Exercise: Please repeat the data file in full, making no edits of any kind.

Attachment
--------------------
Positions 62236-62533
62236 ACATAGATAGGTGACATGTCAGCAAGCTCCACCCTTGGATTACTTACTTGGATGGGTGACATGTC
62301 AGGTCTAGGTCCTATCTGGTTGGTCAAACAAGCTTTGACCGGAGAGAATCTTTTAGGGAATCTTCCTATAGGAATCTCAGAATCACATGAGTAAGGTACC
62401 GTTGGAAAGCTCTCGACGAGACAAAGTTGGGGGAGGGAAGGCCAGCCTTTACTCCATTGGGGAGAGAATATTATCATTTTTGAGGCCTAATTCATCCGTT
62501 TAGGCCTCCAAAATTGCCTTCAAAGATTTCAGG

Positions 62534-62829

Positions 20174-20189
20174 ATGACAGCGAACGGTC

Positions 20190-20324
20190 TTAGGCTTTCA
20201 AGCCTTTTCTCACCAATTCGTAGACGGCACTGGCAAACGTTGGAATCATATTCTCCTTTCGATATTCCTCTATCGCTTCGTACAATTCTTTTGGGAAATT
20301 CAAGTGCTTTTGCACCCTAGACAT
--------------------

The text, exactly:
Positions 62236-62533
62236 ACATAGATAGGTGACATGTCAGCAAGCTCCACCCTTGGATTACTTACTTGGATGGGTGACATGTC
62301 AGGTCTAGGTCCTATCTGGTTGGTCAAACAAGCTTTGACCGGAGAGAATCTTTTAGGGAATCTTCCTATAGGAATCTCAGAATCACATGAGTAAGGTACC
62401 GTTGGAAAGCTCTCGACGAGACAAAGTTGGGGGAGGGAAGGCCAGCCTTTACTCCATTGGGGAGAGAATATTATCATTTTTGAGGCCTAATTCATCCGTT
62501 TAGGCCTCCAAAATTGCCTTCAAAGATTTCAGG

Positions 62534-62829

Positions 20174-20189
20174 ATGACAGCGAACGGTC

Positions 20190-20324
20190 TTAGGCTTTCA
20201 AGCCTTTTCTCACCAATTCGTAGACGGCACTGGCAAACGTTGGAATCATATTCTCCTTTCGATATTCCTCTATCGCTTCGTACAATTCTTTTGGGAAATT
20301 CAAGTGCTTTTGCACCCTAGACAT